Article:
Water Around the Mediterranean

Page 26

Bitter Harvest Writer: Mark Zeitoun

The provision and denial of water in Palestine-Israel masks ulterior political motives that seek to replace one population with another. It will be another meager crop this year for the Palestinian subsistence farmer in the Jordan River Valley. Casting an eye over dusty fields in Fesa’el, he contemplates whether he should continue to eke out a living this way, or move to Nablus or to the Gulf and work as a day laborer like so many before him. He turns his back on the lush orchards of the adjacent Israeli agri-business settlement of Tirzah, which has taken land from villages like his own. Climate-proof thanks to a reliable and cheap supply of water, such settlements continue to expand as evermore people are lured to them. Along the west bank of the Jordan River, there is considerable evidence that the allocation of water is a mechanism for ulterior political goals. A December 2011 French Parliamentary report by MP Jean Glavany suggests “water apartheid” poli­ cies are designed to keep Palestinian and Israeli communities in the West Bank sepa­ rate, while journalist Ben Ehrenreich notes in the same month’s Harper’s that water is used for ethnic cleansing. However, the manner in which it is provided or denied suggests an even greater perversion of the life-providing essence of water: to replace one population with another.


Water as a military tool The diplomatic community focused on envi­ ronmental conflicts would do well to engage with the implications this use of water has for theory, for conflict management practice, and for action. Water expert and president of the Pacific Institute Peter Gleick has identified how groups use water as a military tool for political ends – a practice which has been honed to near-perfection in the protracted conflict for the West Bank. Here, the broader Palestinian-Israeli conflict determines the use of water, meaning envi­ ronmental peacemaking efforts interested in more than shallow water cooperation must consider control of the resource: both the mechanisms that enable control, and the politics and ideology that drive it. That control in rural areas throughout Israel and Palestine has been in the hands of suc­ cessive Israeli governments, and achieved through a very effective use of combined hard and soft power. Converting control of water into a demographic shift is evidently simple: first, an area is rid of its inhabitants by denying basic water services, sometimes by claiming there is not enough water. The area is then populated with the preferred inhabitants, by providing the water services that were previously denied.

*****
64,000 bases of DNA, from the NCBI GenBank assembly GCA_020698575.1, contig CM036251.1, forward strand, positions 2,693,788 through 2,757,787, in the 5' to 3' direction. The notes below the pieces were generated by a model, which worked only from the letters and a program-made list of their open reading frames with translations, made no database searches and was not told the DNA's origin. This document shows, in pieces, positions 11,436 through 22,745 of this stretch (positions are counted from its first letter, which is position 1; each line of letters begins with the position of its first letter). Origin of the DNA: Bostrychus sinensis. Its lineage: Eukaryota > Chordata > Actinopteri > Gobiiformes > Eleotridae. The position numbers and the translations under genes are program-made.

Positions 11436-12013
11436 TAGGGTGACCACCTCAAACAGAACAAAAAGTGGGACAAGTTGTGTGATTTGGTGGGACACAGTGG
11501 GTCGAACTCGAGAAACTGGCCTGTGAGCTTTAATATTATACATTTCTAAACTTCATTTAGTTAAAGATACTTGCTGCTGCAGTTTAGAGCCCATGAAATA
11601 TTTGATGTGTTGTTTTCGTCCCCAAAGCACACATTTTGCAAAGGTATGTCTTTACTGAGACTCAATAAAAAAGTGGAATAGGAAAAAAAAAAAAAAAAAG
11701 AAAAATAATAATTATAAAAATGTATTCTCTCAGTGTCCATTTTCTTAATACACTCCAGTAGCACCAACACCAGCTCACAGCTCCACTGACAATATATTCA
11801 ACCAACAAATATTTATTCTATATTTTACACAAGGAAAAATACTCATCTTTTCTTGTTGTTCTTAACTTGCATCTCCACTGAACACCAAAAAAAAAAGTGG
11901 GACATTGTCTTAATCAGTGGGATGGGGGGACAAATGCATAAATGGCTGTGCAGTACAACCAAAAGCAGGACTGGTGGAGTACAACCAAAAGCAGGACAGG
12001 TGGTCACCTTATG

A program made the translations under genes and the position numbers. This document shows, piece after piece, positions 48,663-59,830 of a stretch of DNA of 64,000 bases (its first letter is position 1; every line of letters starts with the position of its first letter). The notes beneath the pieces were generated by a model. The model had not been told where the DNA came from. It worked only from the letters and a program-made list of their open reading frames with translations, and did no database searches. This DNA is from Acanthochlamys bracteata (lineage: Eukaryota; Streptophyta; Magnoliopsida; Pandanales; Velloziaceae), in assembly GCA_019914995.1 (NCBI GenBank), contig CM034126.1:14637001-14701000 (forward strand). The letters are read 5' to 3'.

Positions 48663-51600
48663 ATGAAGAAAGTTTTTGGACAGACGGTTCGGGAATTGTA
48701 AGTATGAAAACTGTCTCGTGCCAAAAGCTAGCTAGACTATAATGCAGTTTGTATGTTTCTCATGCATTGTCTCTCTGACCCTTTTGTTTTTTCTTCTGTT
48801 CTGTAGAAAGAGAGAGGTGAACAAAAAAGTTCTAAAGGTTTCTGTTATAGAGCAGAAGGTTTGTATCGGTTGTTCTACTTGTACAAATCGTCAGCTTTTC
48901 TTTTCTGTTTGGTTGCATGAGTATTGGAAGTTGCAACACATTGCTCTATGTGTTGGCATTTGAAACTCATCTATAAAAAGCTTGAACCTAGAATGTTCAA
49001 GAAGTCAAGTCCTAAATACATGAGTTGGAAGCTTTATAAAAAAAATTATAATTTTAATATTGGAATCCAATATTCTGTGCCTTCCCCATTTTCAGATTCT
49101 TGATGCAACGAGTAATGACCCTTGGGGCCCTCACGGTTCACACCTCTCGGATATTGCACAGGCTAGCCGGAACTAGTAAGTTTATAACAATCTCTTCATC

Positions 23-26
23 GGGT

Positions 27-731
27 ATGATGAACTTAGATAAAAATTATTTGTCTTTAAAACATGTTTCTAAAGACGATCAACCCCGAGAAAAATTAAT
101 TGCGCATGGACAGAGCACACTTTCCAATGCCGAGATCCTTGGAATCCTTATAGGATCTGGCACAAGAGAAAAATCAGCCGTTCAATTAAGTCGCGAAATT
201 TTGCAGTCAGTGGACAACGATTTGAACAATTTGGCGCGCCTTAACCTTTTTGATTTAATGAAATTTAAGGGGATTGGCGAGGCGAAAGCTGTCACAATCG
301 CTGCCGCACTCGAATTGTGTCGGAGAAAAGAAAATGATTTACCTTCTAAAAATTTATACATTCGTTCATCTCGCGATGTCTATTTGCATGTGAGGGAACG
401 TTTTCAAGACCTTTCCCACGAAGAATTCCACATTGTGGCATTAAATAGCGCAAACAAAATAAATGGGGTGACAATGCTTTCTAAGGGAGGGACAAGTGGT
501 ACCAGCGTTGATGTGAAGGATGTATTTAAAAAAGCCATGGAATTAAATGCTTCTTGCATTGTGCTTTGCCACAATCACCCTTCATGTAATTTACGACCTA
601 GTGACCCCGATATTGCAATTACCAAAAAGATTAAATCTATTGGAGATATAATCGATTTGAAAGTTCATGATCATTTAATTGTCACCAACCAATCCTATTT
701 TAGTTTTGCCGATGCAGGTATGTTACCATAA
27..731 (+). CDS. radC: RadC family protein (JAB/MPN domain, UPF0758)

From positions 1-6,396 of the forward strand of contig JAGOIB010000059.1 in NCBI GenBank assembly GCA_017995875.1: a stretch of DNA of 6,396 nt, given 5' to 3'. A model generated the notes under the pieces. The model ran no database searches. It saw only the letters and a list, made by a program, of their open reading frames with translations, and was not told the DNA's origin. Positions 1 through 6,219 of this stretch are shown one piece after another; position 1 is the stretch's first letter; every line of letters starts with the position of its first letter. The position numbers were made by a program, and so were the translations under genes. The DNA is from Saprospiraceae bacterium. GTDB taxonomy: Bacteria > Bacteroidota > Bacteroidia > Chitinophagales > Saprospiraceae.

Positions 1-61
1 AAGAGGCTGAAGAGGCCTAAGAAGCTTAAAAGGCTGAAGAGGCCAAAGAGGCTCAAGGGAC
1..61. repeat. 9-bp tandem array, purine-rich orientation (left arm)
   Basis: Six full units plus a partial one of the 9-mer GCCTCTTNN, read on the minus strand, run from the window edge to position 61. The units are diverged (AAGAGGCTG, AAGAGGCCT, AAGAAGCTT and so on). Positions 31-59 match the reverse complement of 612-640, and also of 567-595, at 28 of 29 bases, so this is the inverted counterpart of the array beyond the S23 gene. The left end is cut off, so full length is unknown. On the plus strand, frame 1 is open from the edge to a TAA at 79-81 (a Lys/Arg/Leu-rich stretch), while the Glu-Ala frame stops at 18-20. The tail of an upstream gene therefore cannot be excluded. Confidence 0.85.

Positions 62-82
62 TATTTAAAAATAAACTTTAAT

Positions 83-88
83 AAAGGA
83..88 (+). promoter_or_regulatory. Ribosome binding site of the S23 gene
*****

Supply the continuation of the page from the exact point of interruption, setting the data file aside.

The United Nations’ (UN) formal recognition of the Human Right to Water in 2010 coincided with a stepped-up violation of that right, just west of Bethlehem. To maintain an income there, farmers who have to battle an array of army jeeps, zoning regulations and the wall have been trickling away for decades. In the Yatta governorate south of Hebron, Israeli army destruction of the most basic of water infrastructure, such as family rainwater reservoirs, has increased dramatically since about the same time. Data from the UN Office for the Coordination of Humanitarian Affairs show that between January and November 2011, 45 cisterns and rainwater structures were destroyed in the Israeli-controlled Area C of the West Bank, with demolition orders issued for many more. It may be difficult to believe – but visible to anyone who visits – that these people are prevented even from collecting the rain. Israeli citizens are not spared the pain, par­ ticularly the inhabitants of ‘unrecognized vil­ lages’ in the Negev Desert who have largely been denied basic water services since Israel’s establishment in 1948. The recent moves to push over 30,000 Bedouin people into ‘government-recognized settlements’ will be only the latest in a long chain of trans­ gressions against them. And it shows how water can cleanse: if the communities had been provided with a regular and safe supply

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